(Geothermal activity, near Lake Taupo, New Zealand)


Before you start writing it’s a great idea to do some brainstorming. What can you write about? What kinds of emotions, thoughts, and feelings does your topic evoke? What would be a good angle for investigating your topic further?

You might be surprised by how much you know already. You may be able to come up with a good list of subjects to research.

On the other hand, if you find it difficult to come up with anything, you can try one of the following solutions: talk to a classmate, skim through a few books and web pages, or pick a different topic.


There are many possible brainstorming activities you can do. Here we provide a few examples for natural disasters. For more activities, see our page on Brainstorming Strategies.


(Skip this activity if you’ve already done brainstorming when you picked your topic).

You can do this activity by yourself or in a group. Grab a big sheet of paper and write your topic in the middle. Then draw arrows in different directions and write down any key terms you associate with your topic. It’s okay if you’re a little fuzzy on the details. The main thing is to get an idea of how you might break up your topic into manageable chunks.

Here’s an example of how you might get started:


In this brainstorming exercise you will need to use all your senses to give a vivid description of a natural disaster in its various stages. You can start by writing down some adjectives, or you can use full sentences. When you write your essay, you can use some of this description to make your writing more dramatic and evocative.

As an example, here is how a firefighter describes what it sounded like to fight the blaze in Fort McMurray in 2017:

[I]t’s too hard to describe what this all sounds like. It is constantly loud. For hours. Essentially, you have large diesel engines or gasoline engines on high idle all over the place. The pumps themselves have a way of screaming when they’re working hard. People’s houses were collapsing, barbecue propane tanks were blowing up, and people were running around yelling things at each other. (48)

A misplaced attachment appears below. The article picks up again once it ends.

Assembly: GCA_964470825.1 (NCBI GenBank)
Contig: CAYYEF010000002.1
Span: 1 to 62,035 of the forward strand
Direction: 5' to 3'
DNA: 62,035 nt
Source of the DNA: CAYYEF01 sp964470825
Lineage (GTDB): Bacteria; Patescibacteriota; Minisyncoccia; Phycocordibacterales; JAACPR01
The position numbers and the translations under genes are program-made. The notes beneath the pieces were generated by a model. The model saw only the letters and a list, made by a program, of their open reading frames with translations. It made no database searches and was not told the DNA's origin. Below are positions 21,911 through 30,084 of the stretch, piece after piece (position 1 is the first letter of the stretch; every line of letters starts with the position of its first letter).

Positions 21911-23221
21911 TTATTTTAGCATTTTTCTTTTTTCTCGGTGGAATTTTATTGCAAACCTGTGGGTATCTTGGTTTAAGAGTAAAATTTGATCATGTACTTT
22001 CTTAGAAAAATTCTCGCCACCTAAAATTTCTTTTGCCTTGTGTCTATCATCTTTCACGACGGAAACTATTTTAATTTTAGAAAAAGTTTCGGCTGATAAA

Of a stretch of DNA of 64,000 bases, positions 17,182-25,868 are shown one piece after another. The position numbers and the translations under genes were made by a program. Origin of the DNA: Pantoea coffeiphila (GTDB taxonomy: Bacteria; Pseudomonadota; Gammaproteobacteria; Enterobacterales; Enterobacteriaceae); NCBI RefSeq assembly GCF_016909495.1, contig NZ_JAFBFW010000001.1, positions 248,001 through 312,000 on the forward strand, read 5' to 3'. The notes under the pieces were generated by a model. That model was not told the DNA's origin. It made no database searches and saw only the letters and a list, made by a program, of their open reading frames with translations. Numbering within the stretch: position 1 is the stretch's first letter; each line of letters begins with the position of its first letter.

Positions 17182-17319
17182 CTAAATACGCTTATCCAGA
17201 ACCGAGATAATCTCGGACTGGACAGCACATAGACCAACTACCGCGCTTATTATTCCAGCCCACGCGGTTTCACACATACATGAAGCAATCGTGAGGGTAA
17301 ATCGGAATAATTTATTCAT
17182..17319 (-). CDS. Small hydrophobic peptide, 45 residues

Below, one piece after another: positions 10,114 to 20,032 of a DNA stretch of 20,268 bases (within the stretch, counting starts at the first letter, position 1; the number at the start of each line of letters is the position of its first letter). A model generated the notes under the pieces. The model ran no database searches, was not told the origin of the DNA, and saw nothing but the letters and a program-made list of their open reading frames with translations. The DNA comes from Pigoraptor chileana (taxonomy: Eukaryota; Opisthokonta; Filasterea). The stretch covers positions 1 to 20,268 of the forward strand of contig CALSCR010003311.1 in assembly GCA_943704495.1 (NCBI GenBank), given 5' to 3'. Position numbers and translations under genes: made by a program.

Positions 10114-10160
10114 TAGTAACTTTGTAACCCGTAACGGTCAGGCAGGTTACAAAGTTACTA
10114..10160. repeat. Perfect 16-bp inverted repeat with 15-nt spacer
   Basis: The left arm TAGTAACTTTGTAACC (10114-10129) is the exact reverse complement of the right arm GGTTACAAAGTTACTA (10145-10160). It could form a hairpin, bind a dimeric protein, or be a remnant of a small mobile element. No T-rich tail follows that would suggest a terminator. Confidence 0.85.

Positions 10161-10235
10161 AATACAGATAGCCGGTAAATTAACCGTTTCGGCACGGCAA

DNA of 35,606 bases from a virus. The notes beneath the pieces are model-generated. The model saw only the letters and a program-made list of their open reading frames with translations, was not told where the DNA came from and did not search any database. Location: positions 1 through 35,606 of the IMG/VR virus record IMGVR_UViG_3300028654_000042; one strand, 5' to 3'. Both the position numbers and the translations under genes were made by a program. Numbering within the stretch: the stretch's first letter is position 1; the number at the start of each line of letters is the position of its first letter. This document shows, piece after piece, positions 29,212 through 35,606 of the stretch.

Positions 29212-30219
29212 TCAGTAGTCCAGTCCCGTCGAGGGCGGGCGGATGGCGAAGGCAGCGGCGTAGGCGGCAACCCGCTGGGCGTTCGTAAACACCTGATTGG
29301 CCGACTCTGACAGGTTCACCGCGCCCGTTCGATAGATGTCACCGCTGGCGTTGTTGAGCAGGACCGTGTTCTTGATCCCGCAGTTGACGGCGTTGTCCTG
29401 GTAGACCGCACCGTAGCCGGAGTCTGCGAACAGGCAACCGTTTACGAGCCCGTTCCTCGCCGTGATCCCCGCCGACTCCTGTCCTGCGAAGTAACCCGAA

Source: Hawley, Jerron, Graham Hurley, and Steve Sackett. Into the Fire: A First-Hand Account of Battling the Beast. McClelland & Stewart, 2017.

Want to try this yourself? Use our Senses Brainstorming Handout.


As a brainstorming exercise you might make a list of key terms that relate to your topic and then find suitable definitions. You can use a good dictionary or reference work, or you can see what a specific book or webpage has to say. Here, for instance, is an in-depth classification of different types of volcanoes.

Volcanoes were once categorized as either active, dormant, or extinct, according to the frequency of their eruptions, but volcanologists no longer use this classification. Some volcanoes are still categorized as extinct if they clearly no longer have a magma supply. All other volcanoes are considered active, though a distinction is made between volcanoes that have erupted at least once in recorded history (called historically active), and those for which there is evidence only of an eruption in the past 10,000 years (Holocene active). There are about 1,550 holocene active volcanoes in the world of which 573 have historical eruptions. (89)

Source: Dinwiddie, Robert, Simon Lamb, and Ross Reynolds. Violent Earth. DK Publishing, 2011. DK Smithsonian.

Don’t forget to also write down definitions when you do research and have to keep notes.

Journalistic W’s

The Journalistic W’s are particularly useful for specific disasters. Here is just one example:

What? North Sea Flood of 1953

When? Jan. 31, 1953

Where? Holland, Belgium, England, Scotland. The most devastating impact was in the Dutch province of Zeeland.

Who? Over 2,500 people were killed, most of those in the Netherlands.

Why? The tide was unusually high when a powerful wind storm created higher than normal sea levels. The system of dykes and defensive barriers was not sufficient to withstand the waves.

Notice that you can apply some of the questions in multiple ways. For instance, instead of asking why did it happen? you could also ask why is it important? In this case you might note that the 1953 flood led to the construction of both the Delta Works (one of the engineering wonders of the modern world), as well as the storm surge barriers on the Thames.

Can you apply the Journalistic W’s to your chosen topic?